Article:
really super simple. 

Sunday Romper

Choosing the right needle

It all starts with choosing the right needle.  If you sew with knit fabrics you need a stretch needle.  Using a wrong needle can result in skipped stitches or even holes in your fabric.  The stretch needles have a smaller, rounded tip that pushes the fibers aside instead of making holes in the fabric.  They are usually called ballpoint, jersey or overlock needles.  I usually use the Schmetz brand, but I am sure that there are many very good brands on the market.

Also make sure that you change your needle regularly, otherwise you also have the chance that your machine will skip stitches.

knits with a regular sewing machine

Using a stretch stitch

A second tip I can give is that you should always use a stretch stitch with stretch fabric.  

Knit fabrics can stretch and then go back to their original shape and of course, your seam must follow this stretching movement because otherwise it will break.  To prevent this breaking, we can choose different stitches on our sewing machine.  I will give you the 3 stitches that I use a lot and that can be found on most common machines.  


I start with the one I use the most: the triple stitch.  This stitch is my favorite because it looks like a normal straight stitch, only each stitch is set 3 times (2 stitches forward, 1 backward), which makes the seam stretchable and very strong.  There is only 1 disadvantage to this stitch: it is very difficult to remove it, so you have to be very careful not to make a mistake when you use it otherwise you will spend an awfully long time with your seam ripper.


Another commonly used stitch is the triple zig-zag stitch.  A normal zig-zag stitch is also possible but it can produce a tunneling effect, especially with lighter weight fabrics.  With the triple zig-zag stitch you can prevent this. This stitch makes 3 small straight stitches diagonally from point to point, like a w shape.  This stitch is also often used along with fold over elastic.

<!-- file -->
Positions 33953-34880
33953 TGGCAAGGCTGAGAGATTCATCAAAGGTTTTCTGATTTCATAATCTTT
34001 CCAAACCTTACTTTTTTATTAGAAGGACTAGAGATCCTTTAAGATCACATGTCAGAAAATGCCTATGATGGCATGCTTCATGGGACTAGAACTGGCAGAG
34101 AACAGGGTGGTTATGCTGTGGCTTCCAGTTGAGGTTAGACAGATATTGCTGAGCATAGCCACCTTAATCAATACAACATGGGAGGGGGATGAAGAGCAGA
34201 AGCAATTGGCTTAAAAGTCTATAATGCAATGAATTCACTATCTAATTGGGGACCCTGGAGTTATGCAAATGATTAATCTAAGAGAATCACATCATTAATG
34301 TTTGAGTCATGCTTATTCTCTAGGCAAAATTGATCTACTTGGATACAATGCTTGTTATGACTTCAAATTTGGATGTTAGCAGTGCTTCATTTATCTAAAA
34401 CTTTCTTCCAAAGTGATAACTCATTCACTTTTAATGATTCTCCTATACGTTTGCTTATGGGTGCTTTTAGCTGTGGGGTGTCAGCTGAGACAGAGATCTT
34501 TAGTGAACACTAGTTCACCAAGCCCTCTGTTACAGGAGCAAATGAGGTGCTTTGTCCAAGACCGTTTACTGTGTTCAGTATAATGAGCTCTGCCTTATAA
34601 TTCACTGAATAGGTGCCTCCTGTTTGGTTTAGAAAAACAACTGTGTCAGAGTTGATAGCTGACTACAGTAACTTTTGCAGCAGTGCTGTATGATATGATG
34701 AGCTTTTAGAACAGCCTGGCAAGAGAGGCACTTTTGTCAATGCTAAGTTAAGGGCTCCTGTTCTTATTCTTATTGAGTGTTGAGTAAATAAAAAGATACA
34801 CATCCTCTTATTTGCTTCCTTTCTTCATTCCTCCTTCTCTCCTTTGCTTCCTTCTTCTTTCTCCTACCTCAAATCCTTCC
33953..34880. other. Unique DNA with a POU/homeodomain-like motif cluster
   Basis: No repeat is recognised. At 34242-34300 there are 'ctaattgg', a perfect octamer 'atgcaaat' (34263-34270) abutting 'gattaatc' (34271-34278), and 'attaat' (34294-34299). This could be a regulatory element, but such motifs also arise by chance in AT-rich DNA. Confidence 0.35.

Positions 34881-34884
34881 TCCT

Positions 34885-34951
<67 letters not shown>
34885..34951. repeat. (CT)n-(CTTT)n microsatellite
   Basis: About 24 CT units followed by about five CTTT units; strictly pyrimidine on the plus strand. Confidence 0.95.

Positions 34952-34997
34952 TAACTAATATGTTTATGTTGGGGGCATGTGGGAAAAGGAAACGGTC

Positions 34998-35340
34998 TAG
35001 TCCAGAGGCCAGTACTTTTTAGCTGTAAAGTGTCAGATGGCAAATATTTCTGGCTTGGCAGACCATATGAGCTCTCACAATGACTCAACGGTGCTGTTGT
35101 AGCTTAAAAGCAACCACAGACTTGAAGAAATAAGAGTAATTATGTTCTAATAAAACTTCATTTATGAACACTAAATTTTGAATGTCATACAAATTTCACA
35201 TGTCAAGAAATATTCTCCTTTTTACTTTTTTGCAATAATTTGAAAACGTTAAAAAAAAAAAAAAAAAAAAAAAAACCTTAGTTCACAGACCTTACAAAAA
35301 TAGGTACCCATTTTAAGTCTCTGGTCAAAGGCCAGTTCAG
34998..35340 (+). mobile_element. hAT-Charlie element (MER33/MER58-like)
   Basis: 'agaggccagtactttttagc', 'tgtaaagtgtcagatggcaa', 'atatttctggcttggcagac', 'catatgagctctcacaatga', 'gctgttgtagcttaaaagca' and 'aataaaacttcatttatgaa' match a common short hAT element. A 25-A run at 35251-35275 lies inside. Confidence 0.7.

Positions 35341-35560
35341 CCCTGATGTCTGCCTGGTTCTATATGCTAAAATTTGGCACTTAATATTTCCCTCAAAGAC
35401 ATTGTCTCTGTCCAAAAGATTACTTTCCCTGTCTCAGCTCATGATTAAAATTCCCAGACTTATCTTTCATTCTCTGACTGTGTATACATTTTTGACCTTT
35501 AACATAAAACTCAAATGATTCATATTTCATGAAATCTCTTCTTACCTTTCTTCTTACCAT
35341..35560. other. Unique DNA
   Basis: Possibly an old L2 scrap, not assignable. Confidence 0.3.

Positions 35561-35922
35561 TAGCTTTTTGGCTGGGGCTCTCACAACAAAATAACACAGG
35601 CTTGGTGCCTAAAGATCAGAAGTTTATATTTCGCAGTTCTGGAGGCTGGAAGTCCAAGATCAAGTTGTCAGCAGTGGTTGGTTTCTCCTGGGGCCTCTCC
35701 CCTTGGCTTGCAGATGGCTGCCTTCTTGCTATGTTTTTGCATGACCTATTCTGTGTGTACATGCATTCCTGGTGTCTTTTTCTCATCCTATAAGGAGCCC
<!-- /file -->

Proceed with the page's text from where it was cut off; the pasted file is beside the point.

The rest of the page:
The last stitch I use frequently is the lightning stitch.  It’s making a zig-zag stitch in an upward and downward motion and is therefore much narrower than an normal zig-zag stitch.  After sewing with the lightning stitch, the seam can also simply be ironed open.  

Customize your machine settings

To prevent the stretching of your fabric while sewing, it is important to lower the pressure of your presser foot.  I always lower my foot pressure from 3 to 1 when I sew stretch fabric. 

It is also advisable to set your stitch length a little longer, for example to 3.

knits with a regular sewing machine

An additional tool: the walking foot

Another way to prevent the stretching of your fabric is to use a walking foot.  The walking foot will transport your fabric along the top while the pressure foot will do the same along the bottom.  It really makes a difference, especially with thick or slippery thin knits.

Some sewing machines have a built-in walking foot.  If this is not the case, as with my machine, you can always buy this accessory separately. 

knits with a regular sewing machine

Prevent your fabric from being pulled down into the throat plate

The knit fabric can be pulled down into the throat plate when you start sewing.  You can easily prevent this by holding the two thread tails when you start sewing.  This will also prevent your thread from becoming entangled at the back of the fabric at the start.

knits with a regular sewing machine

Use a stretch twin needle for hemming

As mentioned above: knits do not fray like woven fabrics do, so you only need to turn the hem under once.   For a more professional-looking hem you can use a stretch twin needle.